24 June 2014
Ice skating rinks are one of the largest energy consumers in the building sector.
The dehumidification function is one of the dominating energy users but is vital for the climate control in the ice rink. High humidity level causes extra diffusion load on the ice which affects the ice surface structure and risk to form condensation in the building structure. This study focuses on mass transfer phenomena in ice rinks. Three elements of the mass transfer
mechanism are investigated: the mass transfer on the ice surface; the infiltration rate; and the dehumidifier energy consumption. The energy usage related to dehumidification of an ice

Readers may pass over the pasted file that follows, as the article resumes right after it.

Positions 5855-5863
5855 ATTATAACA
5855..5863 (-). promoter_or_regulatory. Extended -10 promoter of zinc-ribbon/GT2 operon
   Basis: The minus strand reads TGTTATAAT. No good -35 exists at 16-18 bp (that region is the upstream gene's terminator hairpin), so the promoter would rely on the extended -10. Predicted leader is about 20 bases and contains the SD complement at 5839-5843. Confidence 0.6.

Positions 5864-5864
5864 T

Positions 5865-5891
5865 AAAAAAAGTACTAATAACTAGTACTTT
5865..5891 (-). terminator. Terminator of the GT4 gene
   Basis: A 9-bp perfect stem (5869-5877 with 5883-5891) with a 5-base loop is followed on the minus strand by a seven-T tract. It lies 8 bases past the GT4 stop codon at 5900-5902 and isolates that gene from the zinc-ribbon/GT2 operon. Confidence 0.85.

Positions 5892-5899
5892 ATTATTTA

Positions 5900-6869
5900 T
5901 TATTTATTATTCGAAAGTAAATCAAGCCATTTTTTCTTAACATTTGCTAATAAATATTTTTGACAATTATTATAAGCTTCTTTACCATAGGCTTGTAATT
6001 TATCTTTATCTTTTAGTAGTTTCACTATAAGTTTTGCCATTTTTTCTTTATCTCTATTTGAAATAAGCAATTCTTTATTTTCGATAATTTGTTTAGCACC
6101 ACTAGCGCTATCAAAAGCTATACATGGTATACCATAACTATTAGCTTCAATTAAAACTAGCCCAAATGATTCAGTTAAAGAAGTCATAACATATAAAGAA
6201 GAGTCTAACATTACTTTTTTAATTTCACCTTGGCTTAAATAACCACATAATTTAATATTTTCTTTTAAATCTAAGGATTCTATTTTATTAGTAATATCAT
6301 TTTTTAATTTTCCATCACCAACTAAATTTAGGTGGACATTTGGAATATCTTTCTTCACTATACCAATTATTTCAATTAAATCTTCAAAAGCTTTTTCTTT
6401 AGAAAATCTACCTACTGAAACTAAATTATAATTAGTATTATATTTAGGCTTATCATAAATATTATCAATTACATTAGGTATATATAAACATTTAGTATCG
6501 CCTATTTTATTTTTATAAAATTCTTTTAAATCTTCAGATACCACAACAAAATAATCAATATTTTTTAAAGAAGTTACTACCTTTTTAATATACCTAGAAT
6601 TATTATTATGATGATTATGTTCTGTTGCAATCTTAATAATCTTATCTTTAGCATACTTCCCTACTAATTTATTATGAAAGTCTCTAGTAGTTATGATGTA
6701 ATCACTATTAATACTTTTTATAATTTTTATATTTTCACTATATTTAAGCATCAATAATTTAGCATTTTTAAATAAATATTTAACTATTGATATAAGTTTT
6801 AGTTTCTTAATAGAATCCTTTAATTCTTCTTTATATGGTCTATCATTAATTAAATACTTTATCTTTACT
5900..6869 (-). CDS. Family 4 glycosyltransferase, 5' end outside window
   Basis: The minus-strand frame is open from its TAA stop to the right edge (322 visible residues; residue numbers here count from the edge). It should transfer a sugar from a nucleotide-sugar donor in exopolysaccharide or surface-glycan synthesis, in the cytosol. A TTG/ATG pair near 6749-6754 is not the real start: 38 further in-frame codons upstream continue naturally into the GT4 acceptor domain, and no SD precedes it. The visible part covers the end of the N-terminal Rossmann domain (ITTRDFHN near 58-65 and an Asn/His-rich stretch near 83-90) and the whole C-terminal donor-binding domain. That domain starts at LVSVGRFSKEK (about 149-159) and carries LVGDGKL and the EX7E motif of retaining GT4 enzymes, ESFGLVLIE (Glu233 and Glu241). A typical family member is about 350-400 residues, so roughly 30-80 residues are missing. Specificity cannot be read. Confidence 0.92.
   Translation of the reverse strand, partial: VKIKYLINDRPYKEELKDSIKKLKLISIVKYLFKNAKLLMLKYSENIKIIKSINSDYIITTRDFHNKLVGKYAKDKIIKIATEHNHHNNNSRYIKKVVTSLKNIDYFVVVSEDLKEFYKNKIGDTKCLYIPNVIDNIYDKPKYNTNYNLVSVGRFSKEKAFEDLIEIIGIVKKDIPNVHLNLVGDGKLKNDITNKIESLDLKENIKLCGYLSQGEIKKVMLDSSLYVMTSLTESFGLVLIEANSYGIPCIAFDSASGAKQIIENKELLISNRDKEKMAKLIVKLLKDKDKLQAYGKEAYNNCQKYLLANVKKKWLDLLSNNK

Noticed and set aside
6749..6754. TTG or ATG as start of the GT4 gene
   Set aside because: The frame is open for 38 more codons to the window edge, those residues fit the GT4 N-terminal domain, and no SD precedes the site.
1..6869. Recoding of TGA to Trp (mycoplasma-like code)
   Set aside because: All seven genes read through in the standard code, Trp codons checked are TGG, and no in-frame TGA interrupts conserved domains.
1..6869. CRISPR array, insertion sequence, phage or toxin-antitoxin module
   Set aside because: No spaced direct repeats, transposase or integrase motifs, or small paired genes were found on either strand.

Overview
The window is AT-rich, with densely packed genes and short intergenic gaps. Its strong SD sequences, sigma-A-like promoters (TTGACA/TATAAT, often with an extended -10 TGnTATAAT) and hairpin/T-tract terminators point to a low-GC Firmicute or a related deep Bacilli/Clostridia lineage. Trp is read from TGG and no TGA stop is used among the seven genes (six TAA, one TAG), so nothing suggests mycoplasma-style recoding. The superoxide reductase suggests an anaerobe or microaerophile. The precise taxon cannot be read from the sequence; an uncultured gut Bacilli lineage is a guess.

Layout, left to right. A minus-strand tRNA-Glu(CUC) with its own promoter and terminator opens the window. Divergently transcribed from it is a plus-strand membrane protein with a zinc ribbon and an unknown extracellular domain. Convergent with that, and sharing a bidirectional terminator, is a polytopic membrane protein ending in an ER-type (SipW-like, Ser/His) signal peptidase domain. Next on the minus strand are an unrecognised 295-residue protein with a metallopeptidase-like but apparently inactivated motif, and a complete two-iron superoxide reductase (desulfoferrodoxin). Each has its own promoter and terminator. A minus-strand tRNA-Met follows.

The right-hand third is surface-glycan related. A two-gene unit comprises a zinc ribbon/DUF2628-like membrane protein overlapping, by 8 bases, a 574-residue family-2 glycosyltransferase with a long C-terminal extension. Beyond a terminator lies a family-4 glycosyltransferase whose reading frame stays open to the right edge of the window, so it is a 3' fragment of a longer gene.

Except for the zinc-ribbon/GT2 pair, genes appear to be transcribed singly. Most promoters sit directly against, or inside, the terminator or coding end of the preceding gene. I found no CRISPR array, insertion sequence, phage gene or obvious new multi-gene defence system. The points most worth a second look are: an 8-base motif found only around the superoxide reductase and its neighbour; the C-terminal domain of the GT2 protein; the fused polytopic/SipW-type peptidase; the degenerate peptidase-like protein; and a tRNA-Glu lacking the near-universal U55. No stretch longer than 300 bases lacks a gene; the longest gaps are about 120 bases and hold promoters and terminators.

rink is concluded to be as high as 15% of the total energy usage, which annually may correspond up to 150 MWh. A moisture balance model including infiltrations, moisture
sources, condensation and dehumidification is proposed. A possible saving measure is to
replace the electricity used for regeneration with recovered heat from the refrigeration system. Results from a case study show an electrical energy saving potential of 40% using other sources than electricity to heat the regeneration air.